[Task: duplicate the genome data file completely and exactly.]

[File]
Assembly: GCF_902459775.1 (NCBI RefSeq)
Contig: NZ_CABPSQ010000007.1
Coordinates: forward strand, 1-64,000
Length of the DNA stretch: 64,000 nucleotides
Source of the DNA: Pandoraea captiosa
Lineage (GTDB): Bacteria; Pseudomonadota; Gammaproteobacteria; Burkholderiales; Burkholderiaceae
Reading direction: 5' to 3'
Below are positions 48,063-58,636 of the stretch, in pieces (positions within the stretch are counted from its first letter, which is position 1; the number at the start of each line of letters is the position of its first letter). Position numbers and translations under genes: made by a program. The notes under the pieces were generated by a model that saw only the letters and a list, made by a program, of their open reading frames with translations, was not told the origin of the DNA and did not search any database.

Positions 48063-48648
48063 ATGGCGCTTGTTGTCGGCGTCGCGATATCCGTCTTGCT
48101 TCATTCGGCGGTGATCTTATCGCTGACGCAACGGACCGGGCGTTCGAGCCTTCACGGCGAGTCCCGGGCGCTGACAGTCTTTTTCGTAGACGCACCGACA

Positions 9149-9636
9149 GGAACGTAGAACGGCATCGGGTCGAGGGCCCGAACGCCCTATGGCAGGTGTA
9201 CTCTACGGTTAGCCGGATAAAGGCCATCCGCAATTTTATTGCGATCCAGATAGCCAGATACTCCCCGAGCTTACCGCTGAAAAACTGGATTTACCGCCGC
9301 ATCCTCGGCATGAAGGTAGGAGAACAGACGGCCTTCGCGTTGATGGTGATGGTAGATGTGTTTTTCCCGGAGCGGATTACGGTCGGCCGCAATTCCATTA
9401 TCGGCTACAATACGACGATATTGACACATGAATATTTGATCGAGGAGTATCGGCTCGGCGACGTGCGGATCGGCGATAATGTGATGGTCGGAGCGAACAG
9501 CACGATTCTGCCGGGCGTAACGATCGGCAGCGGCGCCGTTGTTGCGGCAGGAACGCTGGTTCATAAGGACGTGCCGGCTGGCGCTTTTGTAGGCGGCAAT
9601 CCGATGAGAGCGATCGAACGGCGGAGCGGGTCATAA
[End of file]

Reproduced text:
Assembly: GCF_902459775.1 (NCBI RefSeq)
Contig: NZ_CABPSQ010000007.1
Coordinates: forward strand, 1-64,000
Length of the DNA stretch: 64,000 nucleotides
Source of the DNA: Pandoraea captiosa
Lineage (GTDB): Bacteria; Pseudomonadota; Gammaproteobacteria; Burkholderiales; Burkholderiaceae
Reading direction: 5' to 3'
Below are positions 48,063-58,636 of the stretch, in pieces (positions within the stretch are counted from its first letter, which is position 1; the number at the start of each line of letters is the position of its first letter). Position numbers and translations under genes: made by a program. The notes under the pieces were generated by a model that saw only the letters and a list, made by a program, of their open reading frames with translations, was not told the origin of the DNA and did not search any database.

Positions 48063-48648
48063 ATGGCGCTTGTTGTCGGCGTCGCGATATCCGTCTTGCT
48101 TCATTCGGCGGTGATCTTATCGCTGACGCAACGGACCGGGCGTTCGAGCCTTCACGGCGAGTCCCGGGCGCTGACAGTCTTTTTCGTAGACGCACCGACA

Positions 9149-9636
9149 GGAACGTAGAACGGCATCGGGTCGAGGGCCCGAACGCCCTATGGCAGGTGTA
9201 CTCTACGGTTAGCCGGATAAAGGCCATCCGCAATTTTATTGCGATCCAGATAGCCAGATACTCCCCGAGCTTACCGCTGAAAAACTGGATTTACCGCCGC
9301 ATCCTCGGCATGAAGGTAGGAGAACAGACGGCCTTCGCGTTGATGGTGATGGTAGATGTGTTTTTCCCGGAGCGGATTACGGTCGGCCGCAATTCCATTA
9401 TCGGCTACAATACGACGATATTGACACATGAATATTTGATCGAGGAGTATCGGCTCGGCGACGTGCGGATCGGCGATAATGTGATGGTCGGAGCGAACAG
9501 CACGATTCTGCCGGGCGTAACGATCGGCAGCGGCGCCGTTGTTGCGGCAGGAACGCTGGTTCATAAGGACGTGCCGGCTGGCGCTTTTGTAGGCGGCAAT
9601 CCGATGAGAGCGATCGAACGGCGGAGCGGGTCATAA